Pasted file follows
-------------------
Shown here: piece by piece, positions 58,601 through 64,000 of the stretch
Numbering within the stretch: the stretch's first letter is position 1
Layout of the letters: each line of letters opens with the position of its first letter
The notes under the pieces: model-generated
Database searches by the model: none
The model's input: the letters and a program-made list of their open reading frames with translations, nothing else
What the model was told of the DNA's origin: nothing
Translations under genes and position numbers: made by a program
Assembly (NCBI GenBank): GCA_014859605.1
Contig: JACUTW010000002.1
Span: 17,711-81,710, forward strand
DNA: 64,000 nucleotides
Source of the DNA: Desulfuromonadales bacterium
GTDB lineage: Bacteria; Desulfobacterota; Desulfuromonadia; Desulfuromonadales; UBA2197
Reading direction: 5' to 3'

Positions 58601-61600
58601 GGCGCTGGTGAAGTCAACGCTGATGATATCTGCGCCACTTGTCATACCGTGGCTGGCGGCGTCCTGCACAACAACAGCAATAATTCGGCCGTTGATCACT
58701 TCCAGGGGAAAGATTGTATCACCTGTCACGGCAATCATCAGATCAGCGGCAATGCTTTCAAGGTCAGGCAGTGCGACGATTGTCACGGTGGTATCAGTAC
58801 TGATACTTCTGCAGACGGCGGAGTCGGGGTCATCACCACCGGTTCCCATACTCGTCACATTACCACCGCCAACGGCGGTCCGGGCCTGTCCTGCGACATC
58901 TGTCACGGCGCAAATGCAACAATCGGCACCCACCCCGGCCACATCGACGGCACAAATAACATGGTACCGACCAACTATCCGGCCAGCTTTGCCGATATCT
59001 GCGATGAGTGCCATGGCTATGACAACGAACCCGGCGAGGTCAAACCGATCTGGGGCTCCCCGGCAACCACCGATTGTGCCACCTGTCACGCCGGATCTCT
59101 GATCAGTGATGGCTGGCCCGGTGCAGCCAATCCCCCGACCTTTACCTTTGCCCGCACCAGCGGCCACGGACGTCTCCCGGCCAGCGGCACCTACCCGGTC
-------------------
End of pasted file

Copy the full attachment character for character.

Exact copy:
Shown here: piece by piece, positions 58,601 through 64,000 of the stretch
Numbering within the stretch: the stretch's first letter is position 1
Layout of the letters: each line of letters opens with the position of its first letter
The notes under the pieces: model-generated
Database searches by the model: none
The model's input: the letters and a program-made list of their open reading frames with translations, nothing else
What the model was told of the DNA's origin: nothing
Translations under genes and position numbers: made by a program
Assembly (NCBI GenBank): GCA_014859605.1
Contig: JACUTW010000002.1
Span: 17,711-81,710, forward strand
DNA: 64,000 nucleotides
Source of the DNA: Desulfuromonadales bacterium
GTDB lineage: Bacteria; Desulfobacterota; Desulfuromonadia; Desulfuromonadales; UBA2197
Reading direction: 5' to 3'

Positions 58601-61600
58601 GGCGCTGGTGAAGTCAACGCTGATGATATCTGCGCCACTTGTCATACCGTGGCTGGCGGCGTCCTGCACAACAACAGCAATAATTCGGCCGTTGATCACT
58701 TCCAGGGGAAAGATTGTATCACCTGTCACGGCAATCATCAGATCAGCGGCAATGCTTTCAAGGTCAGGCAGTGCGACGATTGTCACGGTGGTATCAGTAC
58801 TGATACTTCTGCAGACGGCGGAGTCGGGGTCATCACCACCGGTTCCCATACTCGTCACATTACCACCGCCAACGGCGGTCCGGGCCTGTCCTGCGACATC
58901 TGTCACGGCGCAAATGCAACAATCGGCACCCACCCCGGCCACATCGACGGCACAAATAACATGGTACCGACCAACTATCCGGCCAGCTTTGCCGATATCT
59001 GCGATGAGTGCCATGGCTATGACAACGAACCCGGCGAGGTCAAACCGATCTGGGGCTCCCCGGCAACCACCGATTGTGCCACCTGTCACGCCGGATCTCT
59101 GATCAGTGATGGCTGGCCCGGTGCAGCCAATCCCCCGACCTTTACCTTTGCCCGCACCAGCGGCCACGGACGTCTCCCGGCCAGCGGCACCTACCCGGTC